• Start by determining the genre of your book. Find similar authors in your genre, and see who is buying their books, who they are marketing to. Goodreads is a great source for this, as their amazing users have compiled list upon list of books organized by genre, emotion, and pretty much anything you can think of. I was in Minnesota last week, and I looked up books to read when its snowing outside.
      • Another great way to find similar authors is to go to your local bookstore. Find the section with your genre and spend some time looking through their books. Jot down the names of authors with similar titles and look them up. Most authors have their own website, and many have blogs or newsletters in which they talk about their own experiences. Even if they don’t, you can see their marketing tactics when you look them up. Are their posts geared toward teens? What blogger community do they interact with the most? Keep in mind that many of these authors have publicists that are armed with statistics and connections, but there is no reason why you can’t make your own dent if you do your research.
  3. DO judge your book by its cover. Everyone else does.
    • I plead guilty. To be fair, I’m biased, but a good book cover is the first thing we see, be it online or in the store. A good book cover jumps out at you, and if it has an interesting summary to go with it, usually jumps right into my basket. This is one area where your earlier research in Section 2 comes in handy. What the covers look like of other books in your genre? What about the books most similar to yours? Obviously your cover shouldn’t look exactly the same as theirs, but there are subtle cues in the design that scream the book’s genre, and informs the reader where it belongs. A great multimedia example of this is how the Stranger Things logo is actually inspired by Stephen King’s book covers, because they wanted something that is automatically recognized as horror and sends a chill through the audience. Subtlety is an art form.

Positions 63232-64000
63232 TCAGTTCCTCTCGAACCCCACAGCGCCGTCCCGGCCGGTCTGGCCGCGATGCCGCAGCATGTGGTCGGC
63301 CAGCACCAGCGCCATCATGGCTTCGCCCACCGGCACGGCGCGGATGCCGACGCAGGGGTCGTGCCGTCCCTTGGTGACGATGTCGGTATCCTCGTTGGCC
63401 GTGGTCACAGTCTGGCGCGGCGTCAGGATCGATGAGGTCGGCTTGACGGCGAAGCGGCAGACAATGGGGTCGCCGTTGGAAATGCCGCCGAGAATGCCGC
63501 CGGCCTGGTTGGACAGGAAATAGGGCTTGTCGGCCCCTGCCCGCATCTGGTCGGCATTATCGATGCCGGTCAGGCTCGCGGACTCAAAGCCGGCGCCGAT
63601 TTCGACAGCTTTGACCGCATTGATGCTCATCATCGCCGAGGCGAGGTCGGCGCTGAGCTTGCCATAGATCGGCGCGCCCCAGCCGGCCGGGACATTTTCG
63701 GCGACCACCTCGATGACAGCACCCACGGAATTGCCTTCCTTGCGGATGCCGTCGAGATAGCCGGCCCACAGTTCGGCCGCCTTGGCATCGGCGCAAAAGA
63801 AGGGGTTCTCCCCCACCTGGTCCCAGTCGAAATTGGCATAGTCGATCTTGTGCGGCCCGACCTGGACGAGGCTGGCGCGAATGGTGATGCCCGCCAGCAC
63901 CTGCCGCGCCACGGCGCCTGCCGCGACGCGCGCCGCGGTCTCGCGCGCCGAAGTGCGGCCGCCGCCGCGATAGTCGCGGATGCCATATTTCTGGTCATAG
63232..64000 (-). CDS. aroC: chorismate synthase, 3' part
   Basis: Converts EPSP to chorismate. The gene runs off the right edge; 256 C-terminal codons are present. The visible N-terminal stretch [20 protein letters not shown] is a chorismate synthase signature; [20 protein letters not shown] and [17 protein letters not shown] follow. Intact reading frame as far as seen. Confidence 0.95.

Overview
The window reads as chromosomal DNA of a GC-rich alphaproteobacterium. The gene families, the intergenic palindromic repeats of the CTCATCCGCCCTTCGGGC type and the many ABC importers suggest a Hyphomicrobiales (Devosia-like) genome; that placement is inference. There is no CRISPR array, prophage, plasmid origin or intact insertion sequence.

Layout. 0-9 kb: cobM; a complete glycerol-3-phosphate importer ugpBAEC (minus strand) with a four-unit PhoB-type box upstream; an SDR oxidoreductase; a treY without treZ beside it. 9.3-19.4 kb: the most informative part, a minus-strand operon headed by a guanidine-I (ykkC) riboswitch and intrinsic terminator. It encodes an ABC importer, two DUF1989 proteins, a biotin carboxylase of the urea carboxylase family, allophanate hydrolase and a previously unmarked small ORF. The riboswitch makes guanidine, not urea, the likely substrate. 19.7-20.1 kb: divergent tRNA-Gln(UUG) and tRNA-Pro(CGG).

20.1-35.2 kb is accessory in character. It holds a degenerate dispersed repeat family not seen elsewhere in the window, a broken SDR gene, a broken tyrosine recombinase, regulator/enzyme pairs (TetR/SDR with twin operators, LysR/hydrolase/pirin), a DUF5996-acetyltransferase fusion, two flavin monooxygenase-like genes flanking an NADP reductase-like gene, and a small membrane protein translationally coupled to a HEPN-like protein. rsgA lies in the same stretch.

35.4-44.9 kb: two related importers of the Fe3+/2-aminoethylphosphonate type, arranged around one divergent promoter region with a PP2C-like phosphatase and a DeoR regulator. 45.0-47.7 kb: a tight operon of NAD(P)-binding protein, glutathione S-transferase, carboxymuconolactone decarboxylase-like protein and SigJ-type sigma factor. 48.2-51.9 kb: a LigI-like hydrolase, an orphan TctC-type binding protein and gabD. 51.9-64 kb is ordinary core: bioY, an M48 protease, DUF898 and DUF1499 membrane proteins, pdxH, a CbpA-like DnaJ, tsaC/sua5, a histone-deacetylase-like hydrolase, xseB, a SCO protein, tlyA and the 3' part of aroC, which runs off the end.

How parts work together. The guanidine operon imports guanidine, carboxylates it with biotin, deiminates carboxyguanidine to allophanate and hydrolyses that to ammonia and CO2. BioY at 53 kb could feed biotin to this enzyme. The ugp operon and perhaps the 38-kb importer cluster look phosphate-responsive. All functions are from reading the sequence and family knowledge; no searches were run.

• Not artistically inclined? There are several wonderful graphic designers who make a living doing book covers. Make sure to find one who specializes in your genre. They might even feature your book cover in their portfolio and on their social media.
  4. Network.
    • Talk with other writer, book bloggers, your readers. Even your graphic designers, you never know when you’ll be in a pinch and they’ll go the extra mile for you because they know your face. I did a book cover for a friend last month as a favor, and I hadn’t done graphic design in over a year.